This Election Year, Voters Were Bombarded with Recorded Telephone Messages
by Lee Rainie
Pew Internet & American Life Project
December 20, 2006
Nearly two-thirds of registered voters (64%) received recorded telephone messages in the final stages of the 2006 mid-term election. These so-called “robo-calls” were the second most popular way for campaigns and political activists to reach voters, trailing only direct mail as a key tool of political communication. Some 71% of registered voters got direct mail campaign solicitations, while 24% received phone calls from real human beings urging their vote for a particular candidate, 18% were visited at their homes, and 14% received email solicitations.
People with clear partisan leanings, both Republicans and Democrats, were more likely to be solicited through any contact channel, compared with those who say they are independents.
However, conservative Republicans were more likely to have received phone calls of any kind (live or recorded) than were liberal Democrats and moderates in both parties.
This election was the first time that the post-election survey by the Pew Internet & American Life Project and the Pew Research Center for the People & the Press has asked about telephone contacts with voters. Even though this was a mid-term election, there were increases in some of the other kinds of voter contacts compared with what happened in the 2004 presidential campaign.
Some 49% of American adults got direct mail contacts from candidates in 2004, compared with 61% this year. And 10% of American adults were visited in their homes by political activists in 2004, compared with 16% this year. In contrast, the number of Americans getting email political solicitations dropped slightly from 15% in 2004 to 12% in 2006.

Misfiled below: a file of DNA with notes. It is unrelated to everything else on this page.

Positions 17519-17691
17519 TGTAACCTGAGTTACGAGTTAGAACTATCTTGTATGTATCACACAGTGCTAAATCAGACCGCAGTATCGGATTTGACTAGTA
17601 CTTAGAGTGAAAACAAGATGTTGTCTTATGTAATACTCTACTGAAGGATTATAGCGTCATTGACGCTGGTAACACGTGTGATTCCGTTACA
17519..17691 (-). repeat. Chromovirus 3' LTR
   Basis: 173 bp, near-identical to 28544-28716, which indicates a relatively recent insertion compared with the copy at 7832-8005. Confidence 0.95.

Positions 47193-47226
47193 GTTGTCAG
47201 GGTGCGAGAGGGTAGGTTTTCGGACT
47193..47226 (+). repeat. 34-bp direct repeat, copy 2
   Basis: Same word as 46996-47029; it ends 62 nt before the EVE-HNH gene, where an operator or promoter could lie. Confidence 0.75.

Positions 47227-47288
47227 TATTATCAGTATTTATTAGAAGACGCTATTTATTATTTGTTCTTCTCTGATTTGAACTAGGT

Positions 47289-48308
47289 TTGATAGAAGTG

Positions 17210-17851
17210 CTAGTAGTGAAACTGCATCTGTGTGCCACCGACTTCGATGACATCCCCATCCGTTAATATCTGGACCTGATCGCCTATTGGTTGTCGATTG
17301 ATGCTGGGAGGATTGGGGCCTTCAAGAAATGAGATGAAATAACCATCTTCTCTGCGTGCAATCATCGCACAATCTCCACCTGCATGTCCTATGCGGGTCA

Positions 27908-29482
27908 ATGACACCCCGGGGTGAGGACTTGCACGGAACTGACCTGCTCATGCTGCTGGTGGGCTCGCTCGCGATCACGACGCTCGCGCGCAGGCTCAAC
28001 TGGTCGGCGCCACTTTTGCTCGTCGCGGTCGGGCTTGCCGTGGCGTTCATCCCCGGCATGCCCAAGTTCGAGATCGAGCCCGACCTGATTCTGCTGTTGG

This trend towards higher levels of political communication with the public probably reflects the fact that more congressional races and gubernatorial were contested this year than in 2004. It might also result from the increasing sophistication of campaigns in identifying voters they want to get to the polls on Election Day.
Indeed, campaigns and activists were more likely to direct communications to those who are traditionally more likely to vote. For instance, Americans who have college degrees were more likely to get all types of political communication than were those who have high-school diplomas; those living in households with incomes above $75,000 were more likely than those in households earning less than $30,000 to receive most forms of communication; and middle-aged and older Americans were more likely than those under age 30 to be the target of all forms of communication, except emails.